#20 bwelford

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Posted 27 March 2008 - 02:40 PM

That really is an excellent thread, Ron. I missed it at the time since I was moving lock-stock-and-barrel from Eastern to Western Canada at the time. It's excellent preparation for this discussion.

As you may imagine, I've been watching snippets with more than usual interest during the last week or two. As you seem to confirm in that thread, the snippet process takes words a little more literally than does the general search algorithm with its more 'semantic' analysis.

I suddenly realized that however useful this multi-sentence approach might be with the Description meta tag, it might be a somewhat academic discussion for me at the moment. I'm using the All-in-one-SEOpack WordPress plugin that strongly suggests the Description meta tag should be limited to 160 characters. However I've just checked and you can put in whatever length of text you wish and it is correctly handled by the plugin. That's very encouraging. :)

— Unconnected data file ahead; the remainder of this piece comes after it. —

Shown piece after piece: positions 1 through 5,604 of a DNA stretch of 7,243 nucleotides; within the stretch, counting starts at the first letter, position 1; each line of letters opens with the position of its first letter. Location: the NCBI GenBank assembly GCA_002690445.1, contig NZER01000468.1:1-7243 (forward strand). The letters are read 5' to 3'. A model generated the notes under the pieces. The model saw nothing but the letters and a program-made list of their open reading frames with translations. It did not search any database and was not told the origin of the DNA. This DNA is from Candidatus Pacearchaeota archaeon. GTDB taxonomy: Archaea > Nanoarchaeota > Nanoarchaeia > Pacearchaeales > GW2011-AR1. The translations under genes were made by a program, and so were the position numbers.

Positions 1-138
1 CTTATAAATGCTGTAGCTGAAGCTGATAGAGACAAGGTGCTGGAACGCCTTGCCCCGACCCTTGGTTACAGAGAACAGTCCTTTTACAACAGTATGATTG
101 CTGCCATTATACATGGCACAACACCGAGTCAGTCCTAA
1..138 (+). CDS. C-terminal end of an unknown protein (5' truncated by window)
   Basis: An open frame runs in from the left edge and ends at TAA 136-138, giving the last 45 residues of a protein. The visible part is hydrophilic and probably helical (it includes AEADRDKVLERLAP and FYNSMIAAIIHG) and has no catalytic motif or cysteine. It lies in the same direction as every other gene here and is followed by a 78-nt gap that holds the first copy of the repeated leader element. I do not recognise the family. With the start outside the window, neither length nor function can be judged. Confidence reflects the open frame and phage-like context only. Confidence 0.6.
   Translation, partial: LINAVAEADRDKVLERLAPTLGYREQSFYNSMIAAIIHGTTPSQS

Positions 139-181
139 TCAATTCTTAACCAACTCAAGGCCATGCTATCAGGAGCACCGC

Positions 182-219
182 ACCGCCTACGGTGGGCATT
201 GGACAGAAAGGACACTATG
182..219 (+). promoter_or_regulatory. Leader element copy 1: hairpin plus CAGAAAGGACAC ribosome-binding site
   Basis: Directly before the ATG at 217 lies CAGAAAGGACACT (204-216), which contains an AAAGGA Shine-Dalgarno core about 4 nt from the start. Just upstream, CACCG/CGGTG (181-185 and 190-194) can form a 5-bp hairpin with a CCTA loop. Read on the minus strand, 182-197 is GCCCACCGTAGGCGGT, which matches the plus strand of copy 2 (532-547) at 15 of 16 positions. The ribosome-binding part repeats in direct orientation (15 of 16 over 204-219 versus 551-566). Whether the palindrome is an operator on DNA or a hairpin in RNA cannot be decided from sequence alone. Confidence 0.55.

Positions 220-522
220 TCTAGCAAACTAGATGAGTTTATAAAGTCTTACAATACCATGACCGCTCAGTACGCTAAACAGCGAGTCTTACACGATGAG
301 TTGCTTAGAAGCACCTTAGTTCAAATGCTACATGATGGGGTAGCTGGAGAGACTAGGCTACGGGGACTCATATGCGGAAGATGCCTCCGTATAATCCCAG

#21 bwelford

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Posted 28 March 2008 - 05:15 PM

There was a most surprising visitor to one of my blogs this morning, which points to some very surprising logic used by the Google snippet processor. This visitor used Google Brazil in their search and here is the top part of the SERP they saw:

googlesnippet.jpg

To avoid confusion I should mention that I use a Firefox Add-on to customize the Google results, which explains the small amount of English text on the page. What is surprising is the actual snippet used.